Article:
New York – While urban centers generally have a variety of care options, some with renowned academic hospitals, when it comes to mental health, care has still been a challenge. While new laws require insurance companies to consider mental health care needs equal to physical health care needs, opportunities to receive that care are significantly lacking due to a variety of reimbursement issues and in-network coverage options. I mention this point to highlight the fact that in areas that we might expect top level care options, we still face challenges. Enter rural regions, if we have challenges with care here, rural areas often face even more limited mental health care options, especially when mental health professionals tend to be more centralized within urban areas.   

In rural communities, 18.7% (approximately 6.5 million people) of the population has a mental health condition. We also area seeing that residents of these rural communities are more likely to have a serious mental illness versus those in more urban areas and to face stigmas for seeking mental health care. This becomes an important fact when we also consider that privacy and anonymity can also be challenging within these small communities. Currently, in many of these rural regions, 60% of mental health care is provided by primary care providers. Factor in that most primary care physicians are not trained to provide effective mental health care—41% of countries have no mental health training for primary care providers.

These facts not only provide insight into the challenges facing these communities, but also incredible opportunity. With the lack of mental health care options, along with the prevalence of and need for it, telehealth is becoming an important consideration and there is potential for organizations that exist on a national level or in regional urban areas to extend their services. We’ve already seen the rise of mental health apps, but as I’ve stated in a previous post, those apps can be a mixed bag with patients being unsure of what effective outcomes may be.

When it comes to young adults in these communities, on a national level, we must pay attention. It was reported that 32% of high school students feel so sad or hopeless that they stop doing usual activities. Approximately 60% of teenagers between the ages of 12 and 17, did not receive treatment after being diagnosed with a major depressive episode. The National Alliance on Mental Illness (NAMI) also states that “50% of all lifetime mental illnesses develop by age 14 and 75% develop by age 24.” To say that mental health care for high school students is important is an understatement and it should be considered a critical factor in understanding the foundations for success through adulthood.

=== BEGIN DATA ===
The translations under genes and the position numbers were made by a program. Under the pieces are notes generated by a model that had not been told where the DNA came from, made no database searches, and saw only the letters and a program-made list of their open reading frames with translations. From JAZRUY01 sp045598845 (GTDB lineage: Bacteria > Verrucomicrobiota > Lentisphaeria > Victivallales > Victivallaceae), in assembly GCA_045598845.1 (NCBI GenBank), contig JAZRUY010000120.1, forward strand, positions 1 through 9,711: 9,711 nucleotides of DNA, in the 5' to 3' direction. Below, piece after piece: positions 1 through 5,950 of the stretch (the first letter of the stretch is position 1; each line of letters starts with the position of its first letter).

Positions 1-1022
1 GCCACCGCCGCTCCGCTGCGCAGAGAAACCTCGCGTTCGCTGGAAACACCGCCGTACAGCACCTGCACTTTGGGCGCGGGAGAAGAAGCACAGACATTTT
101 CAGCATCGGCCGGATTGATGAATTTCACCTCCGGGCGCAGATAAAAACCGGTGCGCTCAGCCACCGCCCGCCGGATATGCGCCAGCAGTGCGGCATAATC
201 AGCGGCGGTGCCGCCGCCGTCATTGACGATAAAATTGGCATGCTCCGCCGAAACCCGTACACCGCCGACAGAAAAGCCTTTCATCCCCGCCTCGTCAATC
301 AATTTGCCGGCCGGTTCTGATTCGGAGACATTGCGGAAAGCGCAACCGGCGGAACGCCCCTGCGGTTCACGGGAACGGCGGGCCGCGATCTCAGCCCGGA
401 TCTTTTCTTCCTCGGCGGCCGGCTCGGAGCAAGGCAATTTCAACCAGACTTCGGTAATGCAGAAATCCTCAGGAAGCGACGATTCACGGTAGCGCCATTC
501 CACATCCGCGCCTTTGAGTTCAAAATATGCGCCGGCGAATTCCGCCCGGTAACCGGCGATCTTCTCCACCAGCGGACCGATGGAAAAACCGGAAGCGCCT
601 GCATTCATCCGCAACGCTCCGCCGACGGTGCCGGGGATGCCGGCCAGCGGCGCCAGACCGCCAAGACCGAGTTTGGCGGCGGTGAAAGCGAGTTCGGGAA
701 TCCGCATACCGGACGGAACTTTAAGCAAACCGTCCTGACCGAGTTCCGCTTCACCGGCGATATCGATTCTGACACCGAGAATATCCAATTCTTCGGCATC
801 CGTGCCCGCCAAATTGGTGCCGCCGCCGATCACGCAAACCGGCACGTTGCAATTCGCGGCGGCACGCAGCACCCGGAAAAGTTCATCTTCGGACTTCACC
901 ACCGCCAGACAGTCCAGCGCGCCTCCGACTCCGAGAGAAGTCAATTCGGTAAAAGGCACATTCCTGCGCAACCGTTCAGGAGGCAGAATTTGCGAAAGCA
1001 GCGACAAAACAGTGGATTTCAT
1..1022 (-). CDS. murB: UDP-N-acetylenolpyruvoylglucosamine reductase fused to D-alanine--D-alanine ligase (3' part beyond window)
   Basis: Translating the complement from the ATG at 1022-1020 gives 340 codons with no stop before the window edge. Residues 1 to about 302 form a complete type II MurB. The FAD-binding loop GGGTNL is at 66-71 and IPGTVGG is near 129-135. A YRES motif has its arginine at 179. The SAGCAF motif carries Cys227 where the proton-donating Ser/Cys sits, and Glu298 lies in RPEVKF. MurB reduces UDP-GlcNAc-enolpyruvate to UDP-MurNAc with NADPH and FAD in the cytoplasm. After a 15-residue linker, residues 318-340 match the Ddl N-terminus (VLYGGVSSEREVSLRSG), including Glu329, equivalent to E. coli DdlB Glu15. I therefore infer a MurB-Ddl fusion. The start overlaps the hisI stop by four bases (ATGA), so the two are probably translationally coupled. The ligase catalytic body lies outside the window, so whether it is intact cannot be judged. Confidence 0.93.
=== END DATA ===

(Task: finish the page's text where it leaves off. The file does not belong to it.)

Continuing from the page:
There are several schools that have made mental health a priority. In Summit County, Utah, every public school in the county will have access to an on-site clinical mental health counselor. In Middlesex County, New Jersey, residents of two local school districts voted to raise their taxes to help relieve the mental health care burden. They will use $700,000 to fund on-site clinicians and programs. But what about those smaller rural towns?

Here’s one initiative that might inspire models of other mental health care: in Orleans, Indiana, one school is finding ways to get their students the care they need. The town is small, a farming and manufacturing town of 2,000 residents. Orleans Junior and Senior High School have implemented a pilot program within their school to provide necessary care to their students.  The principal, Chris Stevens, noted that many of the students are being “raised by their grandparents or in non-traditional homes” and have dealt with “past trauma.” And with Indiana having one of the highest rates of suicides in young adults in the nation, Orleans knew that something had to be done. Within the school, using an iPad and speaker, students are able to talk to therapists at Indiana University Health. Insurance provider, CareSource, partnered with the school, providing the equipment and helping to set up the services. The intention is to track the results of the pilot. Depending on the results, this pilot could pave the way for more rural communities to get a higher standard of mental health care, which some might say is desperately needed.

About the Author:

A creative director by trade, Cheena has worked with some of the world’s biggest brands, startups and agencies. Specializing in using design thinking, technology and strategy to build out creative solutions, she adds her expertise to the Syneos Health Communications team as Director of Innovation. During her career, she has been at the cutting edge of the industry with experience in augmented reality, social listening, media theory and user experience. With over 13 years of experience, much of her focus has revolved around solving communication challenges and creating brand engagement in a culturally relevant way. She also has been an instructor at Miami Ad School NY for over 6 years, mentoring new creatives on developing integrated campaigns, understanding media, interactive concepting, and working with account planning teams.